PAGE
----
Principles of Progress No. 2 - Water
Water. Two-thirds of the planet is covered in the stuff. It’s everywhere – plants, animals, oceans, lakes, rivers, diet coke – no wonder it’s considered essential to our lives.
The nerds over at the Mayo Clinic (www.mayoclinic.com) tells us that about 60 percent of our body weight is made up of water. Without it, our body would be overrun by waste products, our cells and organs would shut down and we would, for all intents and purposes, be screwed. It’s pretty damn important.
Yet it is one of the most ignored components of any fitness regime, only trumped by rest (see http://uscombatsports.com/200912121181/uscs-fitness/uscs-strength-and-conditioning-for-combat-sports-vol-12-principles-of-progress-no-1-sleep.html for more info on that). Insufficient hydration has a huge impact on performance, impeding recovery, reducing energy levels and increasing irritability, even in its most mild form.Dan John (strength coach extraordinaire) is famous for saying “water is the best anabolic.” If your goals include hypertrophy, increased strength, weight loss, decreased body fat or even just general wellness, you need to drink water. Lots of it. It is an essential key to bodily function and increased performance.
There is a debate in the scientific community as to the volume of water a normal person needs: the traditional guideline was 8 by 8, or eight 8-ounce glasses (or approximately 2 liters) of water a day. Some camps say this is actually a gross over-estimation and can lead to lowered electrolyte levels in the body (due to dilution) and that the body needs more like three 8oz glasses of water per day. Back over at the Mayo Clinic, though, it is suggested that we lose almost a liter of water through normal bodily functions (like breathing, sweating, etc), in addition to the 1.5 liters urinated out over the course of the day. That adds up to two and a half liters in a day – more than the 2 liters taken in by the 8x8 rule.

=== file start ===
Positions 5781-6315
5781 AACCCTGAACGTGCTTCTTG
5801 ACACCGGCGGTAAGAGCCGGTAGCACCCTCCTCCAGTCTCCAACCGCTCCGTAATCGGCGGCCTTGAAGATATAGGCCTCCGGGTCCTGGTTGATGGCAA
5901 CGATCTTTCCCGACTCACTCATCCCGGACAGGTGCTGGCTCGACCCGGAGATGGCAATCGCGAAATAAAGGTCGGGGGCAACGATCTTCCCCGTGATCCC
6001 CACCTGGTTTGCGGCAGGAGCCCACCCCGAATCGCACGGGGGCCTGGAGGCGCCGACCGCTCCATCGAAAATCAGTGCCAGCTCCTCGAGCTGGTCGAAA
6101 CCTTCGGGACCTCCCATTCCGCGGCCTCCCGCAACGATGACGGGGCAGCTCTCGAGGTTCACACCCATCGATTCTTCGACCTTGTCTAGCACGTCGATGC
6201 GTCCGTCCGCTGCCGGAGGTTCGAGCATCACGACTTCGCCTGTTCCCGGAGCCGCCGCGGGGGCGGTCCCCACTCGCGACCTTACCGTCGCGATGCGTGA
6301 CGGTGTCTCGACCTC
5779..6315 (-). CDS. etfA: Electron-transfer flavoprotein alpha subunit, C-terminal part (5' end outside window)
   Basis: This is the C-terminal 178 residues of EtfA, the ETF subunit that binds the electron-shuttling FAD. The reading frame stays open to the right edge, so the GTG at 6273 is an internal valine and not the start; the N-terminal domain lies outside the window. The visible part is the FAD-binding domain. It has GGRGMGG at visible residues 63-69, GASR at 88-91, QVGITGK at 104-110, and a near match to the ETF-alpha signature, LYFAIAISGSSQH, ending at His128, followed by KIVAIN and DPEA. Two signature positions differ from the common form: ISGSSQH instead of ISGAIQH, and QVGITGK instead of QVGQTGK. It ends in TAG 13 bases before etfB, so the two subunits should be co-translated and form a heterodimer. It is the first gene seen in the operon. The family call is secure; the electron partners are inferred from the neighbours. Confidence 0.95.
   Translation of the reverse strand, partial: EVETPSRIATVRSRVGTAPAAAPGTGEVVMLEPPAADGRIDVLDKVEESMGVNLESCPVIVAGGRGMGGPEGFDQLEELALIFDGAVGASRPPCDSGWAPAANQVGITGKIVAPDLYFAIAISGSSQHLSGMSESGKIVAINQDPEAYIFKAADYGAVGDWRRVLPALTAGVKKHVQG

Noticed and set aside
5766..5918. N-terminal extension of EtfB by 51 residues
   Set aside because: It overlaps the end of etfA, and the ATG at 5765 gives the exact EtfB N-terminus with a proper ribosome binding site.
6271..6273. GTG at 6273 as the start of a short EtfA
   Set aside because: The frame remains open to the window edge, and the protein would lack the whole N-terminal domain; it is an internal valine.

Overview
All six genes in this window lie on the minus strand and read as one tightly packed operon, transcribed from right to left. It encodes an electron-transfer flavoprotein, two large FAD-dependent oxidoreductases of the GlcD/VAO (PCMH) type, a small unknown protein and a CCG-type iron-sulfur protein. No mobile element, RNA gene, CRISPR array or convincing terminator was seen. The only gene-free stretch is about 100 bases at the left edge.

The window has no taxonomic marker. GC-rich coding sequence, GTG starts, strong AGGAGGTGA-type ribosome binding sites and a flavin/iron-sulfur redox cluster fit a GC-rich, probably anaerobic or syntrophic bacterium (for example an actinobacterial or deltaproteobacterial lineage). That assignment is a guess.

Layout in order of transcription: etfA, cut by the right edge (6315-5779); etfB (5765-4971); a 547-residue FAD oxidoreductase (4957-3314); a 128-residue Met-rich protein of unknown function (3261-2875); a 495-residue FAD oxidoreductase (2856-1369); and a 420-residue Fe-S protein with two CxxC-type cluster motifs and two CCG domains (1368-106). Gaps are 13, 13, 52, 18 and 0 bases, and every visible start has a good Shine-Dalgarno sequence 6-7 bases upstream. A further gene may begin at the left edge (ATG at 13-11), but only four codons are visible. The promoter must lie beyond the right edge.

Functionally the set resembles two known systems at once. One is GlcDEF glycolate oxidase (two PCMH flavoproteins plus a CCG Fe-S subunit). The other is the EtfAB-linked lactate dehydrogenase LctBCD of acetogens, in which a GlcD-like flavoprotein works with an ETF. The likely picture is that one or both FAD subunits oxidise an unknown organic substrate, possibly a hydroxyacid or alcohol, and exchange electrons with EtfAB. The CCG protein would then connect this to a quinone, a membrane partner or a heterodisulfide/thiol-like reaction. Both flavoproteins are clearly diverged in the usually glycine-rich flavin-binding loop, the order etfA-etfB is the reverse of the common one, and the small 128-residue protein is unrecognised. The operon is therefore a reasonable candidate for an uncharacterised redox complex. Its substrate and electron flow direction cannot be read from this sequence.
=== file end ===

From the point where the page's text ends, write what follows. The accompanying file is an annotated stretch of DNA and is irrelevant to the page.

Add to that extra fluid lost through sweat in exercise, and you’ve got a definite need for increased water intake. An extra 8oz glass will do the trick, though consider adding more if you sweat profusely or engage in protracted training sessions. All food and beverages contain a certain amount of water, and assist in hydration, though water should still be the primary source of re-hydration. Coffee, sports drinks and sodas do contribute, though the addition of sweeteners and stimulants can have a dehydrating effect on the body.
How can you use water to maximize your gains?
- Be prepared: carry a water bottle with you and drink throughout the day – don’t try to drink all your water in one sitting.
- Remember your diet: water is a great complement to a healthy diet.
- Drink a glass with each meal and one after, to promote satiety (fullness).
- Drink water during your workout: it’ll help keep your energy levels up and keep you from crashing post-workout. Plus it’s a built-in rest time.
And yeah, you’ll pee more at first, but your body will adjust. Remember that your body adapts, for good or bad. Your performance will increase and your body will utilize the additional water for recovery, protein uptake and all that good stuff you want to happen.
Tyler Welch is the Strength & Conditioning Coach at Neutral Ground Brazilian Jiu-Jitsu. He is also the founder of Second Nature Fitness, an active Brazilian Jiu-Jitsu competitor, and a whole lot of other stuff that means he paid a bunch of people to teach him things about fitness. Follow him at www.twitter.com/secondnaturefit, www.myspace.com/secondnaturefitness, Facebook and www.secondnaturefitness.org
See a list of previous USCS Strength & Conditioning articles here.